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As the world becomes more electrified, the race is on to build cheaper, longer-lasting, more energy-dense batteries. One of the most promising technologies in this space is the solid state battery, developed by an absolute legend in the battery world, one of the inventors of the lithium ion battery and recent Nobel Prize winner John B. Goodenough.
Elon Musk is well known for trying to disrupt old industries. He builds spacefaring rockets in-house and makes them reusable, dramatically lowering the cost to leave Earth. He showed electric vehicles can be made and sold in large quantities, because if they’re fun to drive, people will want to buy them. But when the question of batteries was raised on a Tesla earnings call in the summer of 2017, Musk asked for help: “Can someone please come up with a battery breakthrough? We’d love it.” Musk was being a little facetious — he and Tesla CTO JB Straubel had just been asked about then-recent news that Toyota was reportedly in the “production engineering phase” of an electric car powered by a still relatively unproven technology: solid-state batteries.
Tesla is slowly beginning to face stiff competition from other countries as the world races toward lithium ion battery mass production. Giles Keating, chairman at investment consultancy firm Werthstein Institute, told CNBC that Tesla will face mounting competition from companies in China and Germany as it continues to ramp up its Gigafactory and battery production. “There’s a kind of arms race on batteries around the world. We know that Elon Musk with Tesla has got this Gigafactory,” he said. “The Chinese are racing to overtake him; they’ll have three times the capacity. And then in Germany, we’ve just heard announcement of a new plan for a $1 billion factory on batteries.” Indeed, Terra E Holding GmbH announced that it would be building its own Gigafactory last week in a move that was seen as a challenge to Tesla’s stake in the industry. Terra won government support for a 34 gigawatt-hour battery facility that would reach full production in roughly 10 years. In addition to this recent news, Chinese companies are also poised to make a substantial impact on battery production in the future. Plans are in the works to set up factories in the country that would produce more than 120 gigawatt-hours a year by 2021. This mounting competition may certainly be considered the “arms race” that Keating was referring to, as companies — and even countries — jostle for position over a rapidly expanding market. Tesla CEO Elon Musk acknowledged Tesla’s ambitions to expand into these countries in last week’s earnings call, saying that new gigafactories could pop up in these countries to make production more efficient. “We expect to keep the majority of our production in the U.S., but it’s, obviously, going to make sense to establish a Gigafactory in China and Europe to serve the markets there,” Musk said. “Because it’s not to build cars in California and truck them halfway around the world, particularly when you’re trying to make things as affordable as possible — that really hurts.” In the meantime, Musk also boasted about his company’s position when he spoke about the efficiency of each battery. “You know who people come to first when they’ve got a lithium ion battery? Us, because we’re their biggest customer,” Musk said. Keating’s comments are the latest in a growing race to provide the world with the highest quality, most efficient lithium ion batteries. Source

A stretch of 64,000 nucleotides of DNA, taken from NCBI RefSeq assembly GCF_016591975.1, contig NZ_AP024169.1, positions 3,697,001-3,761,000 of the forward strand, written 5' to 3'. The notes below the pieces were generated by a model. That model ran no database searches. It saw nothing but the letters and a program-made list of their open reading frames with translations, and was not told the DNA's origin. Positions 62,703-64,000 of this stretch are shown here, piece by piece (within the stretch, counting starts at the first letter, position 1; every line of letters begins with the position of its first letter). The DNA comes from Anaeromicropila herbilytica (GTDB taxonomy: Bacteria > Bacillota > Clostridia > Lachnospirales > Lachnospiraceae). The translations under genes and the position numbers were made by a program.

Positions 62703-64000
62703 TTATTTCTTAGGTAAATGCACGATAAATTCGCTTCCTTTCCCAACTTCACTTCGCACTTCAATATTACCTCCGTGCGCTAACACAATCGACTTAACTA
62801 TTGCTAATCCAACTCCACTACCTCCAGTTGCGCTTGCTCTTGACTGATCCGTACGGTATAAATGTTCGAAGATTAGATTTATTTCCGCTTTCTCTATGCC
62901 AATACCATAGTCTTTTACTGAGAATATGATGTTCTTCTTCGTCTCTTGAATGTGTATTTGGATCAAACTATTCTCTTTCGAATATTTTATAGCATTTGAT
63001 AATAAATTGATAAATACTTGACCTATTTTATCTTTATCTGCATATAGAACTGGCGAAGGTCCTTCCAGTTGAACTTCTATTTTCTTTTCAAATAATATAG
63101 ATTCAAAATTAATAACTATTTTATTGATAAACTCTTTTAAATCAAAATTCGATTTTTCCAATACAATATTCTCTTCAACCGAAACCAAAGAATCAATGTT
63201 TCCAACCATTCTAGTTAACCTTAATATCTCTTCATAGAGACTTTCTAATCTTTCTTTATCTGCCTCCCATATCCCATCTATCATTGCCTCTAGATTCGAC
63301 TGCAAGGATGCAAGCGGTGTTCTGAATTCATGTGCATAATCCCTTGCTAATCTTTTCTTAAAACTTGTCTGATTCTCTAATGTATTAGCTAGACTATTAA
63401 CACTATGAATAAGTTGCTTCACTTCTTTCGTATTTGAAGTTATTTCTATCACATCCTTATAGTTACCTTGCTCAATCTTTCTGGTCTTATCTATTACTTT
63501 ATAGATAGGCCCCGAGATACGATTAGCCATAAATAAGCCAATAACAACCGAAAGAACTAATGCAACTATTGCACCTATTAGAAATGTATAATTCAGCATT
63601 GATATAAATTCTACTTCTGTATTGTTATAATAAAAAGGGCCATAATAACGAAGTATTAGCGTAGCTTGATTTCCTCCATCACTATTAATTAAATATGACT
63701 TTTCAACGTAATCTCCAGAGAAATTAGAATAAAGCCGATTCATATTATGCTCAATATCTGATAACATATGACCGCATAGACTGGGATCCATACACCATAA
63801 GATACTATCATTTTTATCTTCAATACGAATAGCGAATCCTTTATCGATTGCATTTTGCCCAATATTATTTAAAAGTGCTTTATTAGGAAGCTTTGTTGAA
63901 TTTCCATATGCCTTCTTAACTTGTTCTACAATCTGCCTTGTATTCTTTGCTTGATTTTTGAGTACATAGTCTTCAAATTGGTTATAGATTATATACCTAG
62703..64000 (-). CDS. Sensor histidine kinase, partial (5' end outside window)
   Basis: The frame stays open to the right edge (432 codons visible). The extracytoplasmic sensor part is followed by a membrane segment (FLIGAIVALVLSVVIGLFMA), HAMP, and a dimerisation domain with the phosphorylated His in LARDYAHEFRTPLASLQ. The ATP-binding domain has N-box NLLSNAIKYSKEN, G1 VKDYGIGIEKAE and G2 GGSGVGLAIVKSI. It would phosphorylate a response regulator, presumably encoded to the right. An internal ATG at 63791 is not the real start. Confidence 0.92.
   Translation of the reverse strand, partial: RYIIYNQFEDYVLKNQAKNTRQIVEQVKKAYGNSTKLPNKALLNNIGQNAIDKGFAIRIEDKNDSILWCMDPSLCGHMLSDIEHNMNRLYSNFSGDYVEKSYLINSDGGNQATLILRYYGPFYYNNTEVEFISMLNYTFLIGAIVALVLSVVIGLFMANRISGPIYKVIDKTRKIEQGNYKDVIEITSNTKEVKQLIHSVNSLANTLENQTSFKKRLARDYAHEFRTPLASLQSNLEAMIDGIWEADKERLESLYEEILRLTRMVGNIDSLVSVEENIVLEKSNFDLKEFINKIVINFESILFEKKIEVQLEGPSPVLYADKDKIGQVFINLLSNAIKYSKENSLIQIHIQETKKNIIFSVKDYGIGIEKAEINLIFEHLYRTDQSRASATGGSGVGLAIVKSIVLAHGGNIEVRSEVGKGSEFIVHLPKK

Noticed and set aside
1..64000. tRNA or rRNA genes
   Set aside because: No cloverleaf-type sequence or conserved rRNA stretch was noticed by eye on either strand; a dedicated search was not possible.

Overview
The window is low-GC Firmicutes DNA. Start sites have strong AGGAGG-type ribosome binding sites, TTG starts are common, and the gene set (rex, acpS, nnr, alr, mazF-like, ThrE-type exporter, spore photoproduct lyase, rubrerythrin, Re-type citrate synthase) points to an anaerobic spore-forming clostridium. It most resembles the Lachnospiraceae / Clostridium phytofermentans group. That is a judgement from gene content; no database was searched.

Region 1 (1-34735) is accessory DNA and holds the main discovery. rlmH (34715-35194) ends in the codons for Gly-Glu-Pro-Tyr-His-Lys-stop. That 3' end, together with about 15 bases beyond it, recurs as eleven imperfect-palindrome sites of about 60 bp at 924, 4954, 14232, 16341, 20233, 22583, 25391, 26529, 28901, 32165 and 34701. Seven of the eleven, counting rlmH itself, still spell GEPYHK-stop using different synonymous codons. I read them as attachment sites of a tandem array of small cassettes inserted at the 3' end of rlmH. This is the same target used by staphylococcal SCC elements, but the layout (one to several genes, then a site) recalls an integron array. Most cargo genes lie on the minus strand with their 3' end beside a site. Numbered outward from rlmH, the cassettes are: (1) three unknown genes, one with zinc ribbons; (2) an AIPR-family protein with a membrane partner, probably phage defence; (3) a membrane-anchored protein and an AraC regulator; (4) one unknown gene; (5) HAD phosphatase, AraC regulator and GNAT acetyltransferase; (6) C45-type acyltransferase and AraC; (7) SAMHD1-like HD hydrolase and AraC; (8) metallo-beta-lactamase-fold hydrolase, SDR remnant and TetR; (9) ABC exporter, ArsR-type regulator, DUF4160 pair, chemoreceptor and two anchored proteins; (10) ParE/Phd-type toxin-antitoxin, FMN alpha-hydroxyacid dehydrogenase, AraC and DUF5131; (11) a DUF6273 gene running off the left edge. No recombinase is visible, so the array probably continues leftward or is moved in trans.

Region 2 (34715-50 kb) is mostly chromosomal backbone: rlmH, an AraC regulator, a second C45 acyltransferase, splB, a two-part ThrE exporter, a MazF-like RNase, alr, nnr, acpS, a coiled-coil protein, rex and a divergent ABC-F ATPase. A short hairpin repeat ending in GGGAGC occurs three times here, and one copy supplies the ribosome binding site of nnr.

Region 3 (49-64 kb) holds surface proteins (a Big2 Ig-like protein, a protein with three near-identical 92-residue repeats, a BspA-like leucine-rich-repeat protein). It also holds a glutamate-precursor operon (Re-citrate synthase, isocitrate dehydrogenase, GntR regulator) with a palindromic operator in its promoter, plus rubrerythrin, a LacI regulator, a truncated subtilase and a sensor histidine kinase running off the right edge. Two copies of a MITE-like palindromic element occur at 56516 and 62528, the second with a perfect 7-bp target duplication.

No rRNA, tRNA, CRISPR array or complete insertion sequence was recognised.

Hello TEAM ~ Good morning to you all. Attached is the flyer for volunteers to work in the community, however, the contact information is on the flyer for those of you that might want to schedule your home (apartments aren’t allowed due to codes in the complexes) for new fire alarms, and 10 year batteries. This service is free. You would contact the American Red Cross and scheduled date/time for them to install in your home. Have fun for those of you that chose to volunteer for the event that is announced on the flyer. American Red Cross - Vancouver, WA.pdf